A common mistake with localized websites is considering the translated content to be just another version of the pages in the original language. Translation isn’t everything. Of course, for the user it’s all about the content: Is the content relevant and understandable and in line with the user’s cultural context? From a commercial point of view, when you decide to create and maintain a multilingual website, you have to consider many more points than just translation. We’ll explore some of the issues to think about when localizing a website.
A common mistake with localized websites is considering the translated content to be just another version of the pages in the original language. Translation isn’t everything. Of course, for the user it’s all about the content: Is the content relevant and understandable and in line with the user’s cultural context?
“According to research firm IDC, web users are four times more likely to purchase from a company that communicates in their own language. Additionally, visitors to websites stay twice as long on sites that are available in their native tongue, according to Forrester Research.”
From a commercial point of view, when you decide to create and maintain a multilingual website, you have to consider many more points than just translation. We’ll explore some of the issues to think about when localizing a website.
Further Reading on SmashingMag:
- Should You Ask The User Or Their Browser?
- 12 Commandments Of Software Localization
Cultural Context Is Everything
The decision to expand one’s operation into other markets should always be preceded by deep and thorough research. Localizing a website is an important business decision that will have a great impact on how well you achieve your business goals in certain markets. Before localizing any content, partner up with local agencies to better understand the target audience, and check whether your product meets local standards and is in line with the core cultural values of the audience. Understanding the basic differences in customs and practices between nations is important.
Take the US and Poland. The US style of business is more relaxed and outgoing than in Poland, where things tend to be more formal. This is why some Polish companies find it difficult to enter the US market — because their business style, language and approach might be considered stiff and overly formal. And to Polish people, the US style of business might come off as too loose, even unprofessional at times.
If you investigate Japanese culture, you will find that the Japanese are very strict about following business protocol. So, if a spontaneous Italian wanted to do business with a rule-following Japanese citizen, they would both need to understand the nuances of and differences between their cultures. An interesting characteristic of Japanese culture is that sarcasm doesn’t exist. So, if your content is sarcastic in nature, your Japanese clients simply won’t understand it.
Hire a local consultant to compare notes and ensure that your message will be heard and understood by customers.
First Things First: The Translations
Translating a website (especially a complex one) can be a challenge. You need to decide on your core markets first and then choose the language version accordingly. If you don’t have a clue where to start, then hire a translation agency or a localization consultant. They will plan and guide you through the process.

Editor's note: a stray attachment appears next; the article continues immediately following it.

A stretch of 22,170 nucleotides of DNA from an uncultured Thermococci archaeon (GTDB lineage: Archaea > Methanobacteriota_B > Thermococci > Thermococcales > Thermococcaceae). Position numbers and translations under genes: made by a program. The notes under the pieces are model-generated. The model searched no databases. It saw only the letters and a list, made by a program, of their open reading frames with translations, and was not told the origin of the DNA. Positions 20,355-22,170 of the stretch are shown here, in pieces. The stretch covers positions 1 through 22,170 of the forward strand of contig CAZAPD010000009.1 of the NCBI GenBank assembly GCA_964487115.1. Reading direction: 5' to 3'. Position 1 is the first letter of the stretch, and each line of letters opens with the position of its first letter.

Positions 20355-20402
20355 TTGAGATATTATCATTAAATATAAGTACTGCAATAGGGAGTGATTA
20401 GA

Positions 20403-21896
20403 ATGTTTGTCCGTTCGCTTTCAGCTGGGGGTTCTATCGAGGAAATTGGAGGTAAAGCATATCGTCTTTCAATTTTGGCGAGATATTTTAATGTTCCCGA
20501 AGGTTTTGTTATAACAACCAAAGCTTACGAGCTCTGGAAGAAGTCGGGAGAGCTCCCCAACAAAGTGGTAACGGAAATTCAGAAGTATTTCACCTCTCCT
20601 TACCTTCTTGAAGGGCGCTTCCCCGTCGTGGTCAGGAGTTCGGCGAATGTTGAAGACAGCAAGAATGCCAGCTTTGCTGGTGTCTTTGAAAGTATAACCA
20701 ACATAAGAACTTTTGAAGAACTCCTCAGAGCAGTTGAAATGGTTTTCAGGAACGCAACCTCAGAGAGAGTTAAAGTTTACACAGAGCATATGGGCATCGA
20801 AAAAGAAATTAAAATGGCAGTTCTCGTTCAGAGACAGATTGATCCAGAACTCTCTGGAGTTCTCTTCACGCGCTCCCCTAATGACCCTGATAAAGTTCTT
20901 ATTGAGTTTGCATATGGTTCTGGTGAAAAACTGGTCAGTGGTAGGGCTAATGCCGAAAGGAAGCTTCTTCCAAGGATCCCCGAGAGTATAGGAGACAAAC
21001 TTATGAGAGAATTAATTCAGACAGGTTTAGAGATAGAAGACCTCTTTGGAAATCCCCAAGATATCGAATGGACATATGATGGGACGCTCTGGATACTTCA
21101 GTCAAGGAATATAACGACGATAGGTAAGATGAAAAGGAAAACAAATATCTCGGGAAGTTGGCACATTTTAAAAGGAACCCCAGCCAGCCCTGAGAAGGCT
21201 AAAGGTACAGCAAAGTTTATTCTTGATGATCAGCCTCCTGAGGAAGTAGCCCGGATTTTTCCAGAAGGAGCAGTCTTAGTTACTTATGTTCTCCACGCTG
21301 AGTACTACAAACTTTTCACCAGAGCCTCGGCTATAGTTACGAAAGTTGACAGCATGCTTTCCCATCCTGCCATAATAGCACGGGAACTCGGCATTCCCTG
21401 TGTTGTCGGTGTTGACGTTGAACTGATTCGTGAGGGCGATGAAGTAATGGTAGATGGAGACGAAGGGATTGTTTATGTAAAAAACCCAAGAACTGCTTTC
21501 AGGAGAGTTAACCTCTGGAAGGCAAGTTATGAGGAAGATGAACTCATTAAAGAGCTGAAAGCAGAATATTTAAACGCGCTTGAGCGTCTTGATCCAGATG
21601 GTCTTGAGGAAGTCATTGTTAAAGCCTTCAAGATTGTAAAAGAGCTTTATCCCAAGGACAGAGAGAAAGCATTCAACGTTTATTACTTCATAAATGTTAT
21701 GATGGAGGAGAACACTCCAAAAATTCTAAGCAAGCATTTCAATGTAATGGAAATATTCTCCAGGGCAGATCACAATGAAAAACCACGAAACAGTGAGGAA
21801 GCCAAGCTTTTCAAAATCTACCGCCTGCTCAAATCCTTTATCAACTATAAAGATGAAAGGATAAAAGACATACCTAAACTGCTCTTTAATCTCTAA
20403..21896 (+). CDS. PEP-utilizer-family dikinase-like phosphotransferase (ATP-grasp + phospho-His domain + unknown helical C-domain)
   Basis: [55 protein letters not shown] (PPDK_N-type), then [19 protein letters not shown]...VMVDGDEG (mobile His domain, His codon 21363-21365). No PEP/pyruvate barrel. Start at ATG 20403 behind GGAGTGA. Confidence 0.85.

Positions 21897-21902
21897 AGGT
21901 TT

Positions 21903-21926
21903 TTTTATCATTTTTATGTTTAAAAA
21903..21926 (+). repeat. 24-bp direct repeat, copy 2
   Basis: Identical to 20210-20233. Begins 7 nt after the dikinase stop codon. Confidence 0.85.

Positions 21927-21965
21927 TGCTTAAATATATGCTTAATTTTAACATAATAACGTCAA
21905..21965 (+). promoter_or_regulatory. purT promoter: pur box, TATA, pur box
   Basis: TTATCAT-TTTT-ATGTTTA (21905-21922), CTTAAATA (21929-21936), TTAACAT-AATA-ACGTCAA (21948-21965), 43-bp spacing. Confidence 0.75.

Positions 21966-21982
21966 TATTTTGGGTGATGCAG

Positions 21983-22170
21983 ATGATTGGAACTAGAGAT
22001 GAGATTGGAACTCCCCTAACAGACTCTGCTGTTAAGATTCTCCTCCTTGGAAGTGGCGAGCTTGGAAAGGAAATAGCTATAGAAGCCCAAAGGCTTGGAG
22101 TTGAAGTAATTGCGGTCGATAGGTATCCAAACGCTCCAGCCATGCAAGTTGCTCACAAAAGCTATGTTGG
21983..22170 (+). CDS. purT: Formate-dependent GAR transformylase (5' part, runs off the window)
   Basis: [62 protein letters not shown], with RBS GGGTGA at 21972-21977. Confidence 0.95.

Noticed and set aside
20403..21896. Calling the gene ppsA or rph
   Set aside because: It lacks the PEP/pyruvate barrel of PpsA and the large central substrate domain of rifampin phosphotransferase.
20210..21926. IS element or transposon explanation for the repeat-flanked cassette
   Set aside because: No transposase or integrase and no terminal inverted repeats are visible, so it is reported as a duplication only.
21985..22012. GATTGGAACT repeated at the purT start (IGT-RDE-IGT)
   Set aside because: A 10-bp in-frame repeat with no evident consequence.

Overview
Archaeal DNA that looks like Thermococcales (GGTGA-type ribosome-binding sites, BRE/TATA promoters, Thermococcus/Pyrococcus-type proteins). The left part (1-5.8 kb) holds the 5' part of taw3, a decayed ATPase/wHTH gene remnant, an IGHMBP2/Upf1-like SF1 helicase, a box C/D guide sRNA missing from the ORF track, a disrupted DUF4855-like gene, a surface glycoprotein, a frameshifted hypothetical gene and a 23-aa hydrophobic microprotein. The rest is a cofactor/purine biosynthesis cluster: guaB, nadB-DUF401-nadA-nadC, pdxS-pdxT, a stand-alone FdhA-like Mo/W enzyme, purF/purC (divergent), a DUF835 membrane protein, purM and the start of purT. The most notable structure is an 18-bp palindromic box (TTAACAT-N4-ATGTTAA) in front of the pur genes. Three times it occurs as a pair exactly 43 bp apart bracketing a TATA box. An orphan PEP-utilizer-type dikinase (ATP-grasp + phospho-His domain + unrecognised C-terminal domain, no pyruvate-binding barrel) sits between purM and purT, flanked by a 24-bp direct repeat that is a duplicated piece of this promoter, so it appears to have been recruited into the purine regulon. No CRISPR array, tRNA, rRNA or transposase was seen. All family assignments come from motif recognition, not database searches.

If you’re into challenges and would like to tackle this one on your own, then a good place to start is ProZ.com, where you can find and test freelancers and agencies. Chances are you’ll find people experienced in your field who already have similar projects on their books.
Beware: Experienced translators tend to be a little pricey, and if you don’t intend to establish a long-term relationship, then they will apply a minimum charge for your project, which means you would have to pay the same amount for a small touch-up or proof as you would for a two-page translation. This can be a deal-breaker for small businesses. If your budget is small, then consider less experienced freelancers; however, expect some difficulties throughout the process — after all, both of you are learning.
Tip: This is a good opportunity to try out your negotiation skills because all fees are negotiable, even if the translator’s profile states otherwise. (Been there, done that.)
The vast majority of people on ProZ.com use translation software, such as Trados, which is helpful with large projects. With translators who charge by the word, overpaying is easy. Trados will help you estimate your word count and will eliminate repetition to save you money.
Trados is also a good base from which to maintain a website in multiple languages. It holds a database of all of your previous translations, which can be shared fairly easily with new translators. It comes at a price, but if you are seriously thinking about making your business accessible to many different markets, then at least consider trying it.
Multilingual Websites: So, What You See Is What You Get?
Well, not exactly. With any software localization project, what you see in other languages is a result of close collaboration between localization experts and programmers. Keeping your IT team in the loop is crucial if you plan to add any languages to your website — the most obvious reason being that someone needs to prepare the system for the new content and help with its daily maintenance.
The IT team doesn’t need to be experts in localization, but you do need to prepare them (and yourself) from the start for the possibility that their code will need to be updated. They (and you) will need to consider potential problems:
- deciding how to display the default language in a locale;
- displaying the content in a right-to-left layout;
- determining how much space is needed to present the content in other languages;
- displaying special characters and choosing the right encoding for them (such as UTF-8, UTF-16, etc.);
- displaying first and last names in a culturally sensitive way;
- removing any hardcoding of dates and currencies;
- displaying the right calendar for the location.
This is just the beginning of challenges to consider in the back end. Smashing Magazine has a nice roundup of the technical issues to address. Consider reading it and passing it along to your programmers before planning any localization.